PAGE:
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Exam Code: HPE0-J57 Practice test 2022 by Killexams.com team
Designing HPE Storage Solutions
HP Designing history
Killexams : HP Designing history - BingNews https://killexams.com/pass4sure/exam-detail/HPE0-J57 Search results Killexams : HP Designing history - BingNews https://killexams.com/pass4sure/exam-detail/HPE0-J57 https://killexams.com/exam_list/HP Killexams : Did HP Really Build a Robot?

It looks and acts like an autonomous robot, but as you watch the machine in action, you realize it’s drawing construction markings. This is HP, so of course, it’s a printer.

At Autodesk University, HP introduced and demonstrated its HP SitePrint robot. The automated robot draws complex construction site layouts in less time than the manual process. SitePrint removes a bottleneck in the construction process. HP noted that the robot can Excellerate productivity by as much as ten times. “The goal of SitePrint is productivity,” Xavi Juarez, director of construction services at HP, told Design News. “We had a team that started working on this more than four years ago. The objective was productivity gains. We did the testing at customer sites. We worked on more than 80 projects.”

SitePrint was designed for autonomous operation, including obstacle avoidance. Juarez noted it can print lines and complex objects accurately with consistent repeatability. The text-printing capabilities bring data from the digital model to the construction site. “The issue this solves is the time it takes to do this work while other construction work waits,” said Juarez. “It’s hard to find skilled people to do this work.”

The concept of SitePrint came from an internal idea competition at HP’s Barcelona research and development center. “It began as an innovation contest for employees. We set up teams that had to go through a process with milestones and validation with customers,” said Juarez. “This was the winning one. After an in-depth investigation, we funded the team for further development and testing.”

According to HP, SitePrint includes a suite of technologies designed to automate the site layout process. The technology includes:

  • A rugged and autonomous robotic device designed to operate in the conditions of the construction site. Light and compact, it is very transportable, including a hard case that fits all the solution components
  • Cloud tools to submit and prepare jobs to be printed, manage the fleet, and track usage
  • A touch screen tablet for remote control and configuration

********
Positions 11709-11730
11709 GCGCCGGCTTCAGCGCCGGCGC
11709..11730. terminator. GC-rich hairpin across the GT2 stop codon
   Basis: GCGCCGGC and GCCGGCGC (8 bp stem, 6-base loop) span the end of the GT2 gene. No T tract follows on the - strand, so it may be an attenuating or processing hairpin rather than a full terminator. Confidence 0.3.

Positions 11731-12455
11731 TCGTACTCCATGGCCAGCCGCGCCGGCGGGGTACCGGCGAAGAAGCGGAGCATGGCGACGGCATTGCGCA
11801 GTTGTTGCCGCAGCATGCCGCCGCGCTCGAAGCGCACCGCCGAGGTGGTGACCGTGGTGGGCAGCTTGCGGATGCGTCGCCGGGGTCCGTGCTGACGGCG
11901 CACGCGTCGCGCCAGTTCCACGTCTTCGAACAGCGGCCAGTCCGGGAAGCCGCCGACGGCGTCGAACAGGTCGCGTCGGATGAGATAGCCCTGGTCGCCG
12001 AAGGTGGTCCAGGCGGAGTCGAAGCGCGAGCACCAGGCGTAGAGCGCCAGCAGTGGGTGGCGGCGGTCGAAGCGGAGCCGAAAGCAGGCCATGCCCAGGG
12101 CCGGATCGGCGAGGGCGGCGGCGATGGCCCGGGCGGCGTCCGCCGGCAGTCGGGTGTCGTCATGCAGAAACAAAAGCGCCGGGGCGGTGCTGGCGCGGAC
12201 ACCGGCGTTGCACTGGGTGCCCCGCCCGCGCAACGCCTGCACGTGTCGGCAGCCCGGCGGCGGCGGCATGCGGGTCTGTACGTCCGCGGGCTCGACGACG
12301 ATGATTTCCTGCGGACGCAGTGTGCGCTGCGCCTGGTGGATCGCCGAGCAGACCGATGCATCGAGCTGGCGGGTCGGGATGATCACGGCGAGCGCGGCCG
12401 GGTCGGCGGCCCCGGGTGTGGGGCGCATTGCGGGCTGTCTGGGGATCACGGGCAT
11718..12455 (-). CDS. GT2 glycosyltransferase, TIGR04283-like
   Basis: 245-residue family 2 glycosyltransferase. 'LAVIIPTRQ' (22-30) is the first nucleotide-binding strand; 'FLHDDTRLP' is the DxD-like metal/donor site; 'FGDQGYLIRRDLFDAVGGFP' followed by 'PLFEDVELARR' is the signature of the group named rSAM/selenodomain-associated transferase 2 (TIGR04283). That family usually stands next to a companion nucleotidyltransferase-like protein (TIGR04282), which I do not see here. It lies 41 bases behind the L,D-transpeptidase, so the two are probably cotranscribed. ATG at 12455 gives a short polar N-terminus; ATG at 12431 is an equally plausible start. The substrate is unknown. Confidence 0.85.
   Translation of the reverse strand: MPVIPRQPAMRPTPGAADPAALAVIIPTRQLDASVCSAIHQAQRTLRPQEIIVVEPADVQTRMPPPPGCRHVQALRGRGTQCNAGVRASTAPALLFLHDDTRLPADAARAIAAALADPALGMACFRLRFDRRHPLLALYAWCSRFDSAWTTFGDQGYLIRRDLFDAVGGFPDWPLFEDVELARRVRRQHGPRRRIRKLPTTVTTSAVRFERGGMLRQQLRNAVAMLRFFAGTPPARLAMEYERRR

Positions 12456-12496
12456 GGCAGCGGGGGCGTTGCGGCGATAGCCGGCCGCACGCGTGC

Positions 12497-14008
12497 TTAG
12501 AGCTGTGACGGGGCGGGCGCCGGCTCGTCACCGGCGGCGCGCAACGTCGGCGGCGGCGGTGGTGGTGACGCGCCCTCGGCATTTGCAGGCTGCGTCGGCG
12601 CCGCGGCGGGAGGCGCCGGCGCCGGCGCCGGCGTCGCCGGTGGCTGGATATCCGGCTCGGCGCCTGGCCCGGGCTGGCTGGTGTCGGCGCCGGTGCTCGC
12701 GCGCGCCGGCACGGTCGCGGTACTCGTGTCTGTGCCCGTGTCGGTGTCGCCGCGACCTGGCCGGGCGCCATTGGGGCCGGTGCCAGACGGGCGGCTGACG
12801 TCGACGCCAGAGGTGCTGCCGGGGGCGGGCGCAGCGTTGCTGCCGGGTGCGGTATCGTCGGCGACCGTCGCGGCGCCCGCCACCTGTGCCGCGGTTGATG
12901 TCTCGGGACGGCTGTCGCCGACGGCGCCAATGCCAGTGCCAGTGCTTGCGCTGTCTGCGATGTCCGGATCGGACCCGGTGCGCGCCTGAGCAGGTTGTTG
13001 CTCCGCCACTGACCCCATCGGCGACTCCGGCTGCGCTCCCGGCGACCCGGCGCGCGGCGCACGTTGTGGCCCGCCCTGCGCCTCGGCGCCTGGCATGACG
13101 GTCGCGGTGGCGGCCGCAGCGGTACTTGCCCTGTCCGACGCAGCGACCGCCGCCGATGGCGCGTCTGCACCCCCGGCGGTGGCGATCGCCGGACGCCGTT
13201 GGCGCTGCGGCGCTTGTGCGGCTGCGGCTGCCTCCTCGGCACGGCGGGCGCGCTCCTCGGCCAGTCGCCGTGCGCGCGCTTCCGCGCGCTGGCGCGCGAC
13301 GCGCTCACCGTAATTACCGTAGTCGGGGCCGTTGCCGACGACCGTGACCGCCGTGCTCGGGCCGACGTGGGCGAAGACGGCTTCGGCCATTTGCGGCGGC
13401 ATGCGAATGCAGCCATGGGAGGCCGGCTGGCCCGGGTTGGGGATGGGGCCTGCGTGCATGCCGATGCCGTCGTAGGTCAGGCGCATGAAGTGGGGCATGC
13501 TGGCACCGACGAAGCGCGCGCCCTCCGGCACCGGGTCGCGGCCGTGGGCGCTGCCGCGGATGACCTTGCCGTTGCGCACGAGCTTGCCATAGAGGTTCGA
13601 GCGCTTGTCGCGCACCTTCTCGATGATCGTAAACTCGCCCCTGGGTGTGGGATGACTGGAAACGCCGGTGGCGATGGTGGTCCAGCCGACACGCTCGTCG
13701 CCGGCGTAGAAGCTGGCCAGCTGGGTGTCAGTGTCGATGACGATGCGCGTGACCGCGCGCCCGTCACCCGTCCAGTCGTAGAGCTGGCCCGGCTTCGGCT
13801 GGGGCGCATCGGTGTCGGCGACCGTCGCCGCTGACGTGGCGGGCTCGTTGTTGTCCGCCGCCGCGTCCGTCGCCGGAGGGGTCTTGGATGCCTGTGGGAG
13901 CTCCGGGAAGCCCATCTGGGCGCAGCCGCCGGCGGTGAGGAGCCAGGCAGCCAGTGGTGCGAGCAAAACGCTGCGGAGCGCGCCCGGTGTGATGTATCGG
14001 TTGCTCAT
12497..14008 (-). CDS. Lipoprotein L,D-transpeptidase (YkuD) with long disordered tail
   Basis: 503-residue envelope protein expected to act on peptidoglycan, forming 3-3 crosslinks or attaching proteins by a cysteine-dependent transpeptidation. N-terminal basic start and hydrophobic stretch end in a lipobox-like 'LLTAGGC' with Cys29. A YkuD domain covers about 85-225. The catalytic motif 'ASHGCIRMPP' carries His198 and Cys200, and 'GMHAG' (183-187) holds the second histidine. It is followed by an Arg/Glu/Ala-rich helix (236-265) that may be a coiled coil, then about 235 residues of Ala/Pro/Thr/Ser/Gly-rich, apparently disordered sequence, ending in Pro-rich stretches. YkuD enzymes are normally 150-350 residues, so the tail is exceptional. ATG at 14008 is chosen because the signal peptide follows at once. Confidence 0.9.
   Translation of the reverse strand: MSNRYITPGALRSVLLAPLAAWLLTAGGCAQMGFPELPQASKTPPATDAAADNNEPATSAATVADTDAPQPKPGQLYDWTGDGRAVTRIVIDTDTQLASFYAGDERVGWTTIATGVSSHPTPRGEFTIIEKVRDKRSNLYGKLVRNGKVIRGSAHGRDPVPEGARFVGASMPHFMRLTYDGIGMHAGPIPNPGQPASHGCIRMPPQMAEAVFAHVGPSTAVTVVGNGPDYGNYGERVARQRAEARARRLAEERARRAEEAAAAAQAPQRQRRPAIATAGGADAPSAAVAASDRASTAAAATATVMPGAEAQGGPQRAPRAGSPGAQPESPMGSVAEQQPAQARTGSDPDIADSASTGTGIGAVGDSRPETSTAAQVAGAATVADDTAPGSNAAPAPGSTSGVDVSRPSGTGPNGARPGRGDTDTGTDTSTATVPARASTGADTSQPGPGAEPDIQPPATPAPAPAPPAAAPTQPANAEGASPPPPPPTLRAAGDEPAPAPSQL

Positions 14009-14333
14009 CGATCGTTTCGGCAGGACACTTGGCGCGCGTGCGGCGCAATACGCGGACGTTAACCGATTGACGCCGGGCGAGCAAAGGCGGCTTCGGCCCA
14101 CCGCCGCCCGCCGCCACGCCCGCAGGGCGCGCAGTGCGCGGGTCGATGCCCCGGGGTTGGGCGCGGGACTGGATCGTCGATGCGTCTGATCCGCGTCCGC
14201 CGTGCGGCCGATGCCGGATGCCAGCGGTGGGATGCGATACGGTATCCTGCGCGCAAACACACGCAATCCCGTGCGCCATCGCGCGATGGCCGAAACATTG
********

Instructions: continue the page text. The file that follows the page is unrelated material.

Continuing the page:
• A portfolio of inks for different surfaces, environmental conditions, and durability requirements

HP brought customers into the development process of SitePrint to make sure the robot was able to deliver the accuracy of a skilled worker. “The existing manual layout process can be slow and labor intensive. Despite being done by specialists, there is always the risk of human error, which can result in costly reworks,” said Albert Zulps, director of emerging technology at Skanska, a construction and development company that utilizes SitePrint on two US projects. “Layout experts are a scarce resource who add a lot of value in terms of planning and strategy, but often end up dedicating most of their time to manual execution.”

HP’s SitePrint robot is available now to customers in North America through an early access program. The final product and a wider commercial launch are planned for 2023. “The manufacturing will be done in Barcelona.,” said Juarez.

Mon, 21 Nov 2022 10:00:00 -0600 en text/html https://www.designnews.com/automation/did-hp-really-build-robot
Killexams : Inside the HP Reverb: How HP Went All-In on Enterprise VR

HP wants you to know its all-in on enterprise virtual reality.

Among the various names vying for a place in the enterprise VR market, HP has arguably been one of the most surprising. The company, traditionally known for its printer and PC products, has become a pillar in the VR hardware landscape in only a few years. In 2017 the company unveiled the HP Z VR Backpack, essentially a VR-ready PC in a backpack form factor targeted at enabling powerful VR experiences with greater freedom of movement. HP followed that up with its first VR headset as part of the Windows Mixed Reality ecosystem.

Now, HP has debuted the HP Reverb, a Windows Mixed Reality headset focused on the enterprise market. The headset offers significant upgrades from the previous model and doubles down on the company's commitment to the commercial VR market.

According to John Ludwig, Global Lead of VR Headsets at HP, “Back in 2017 what was a surprise to us at the time, but in retrospect quite obvious, is that HP has a large commercial enterprise business and those sales people start ringing our phones asking, 'How do we get our hands on that VR backpack and VR headset?' ”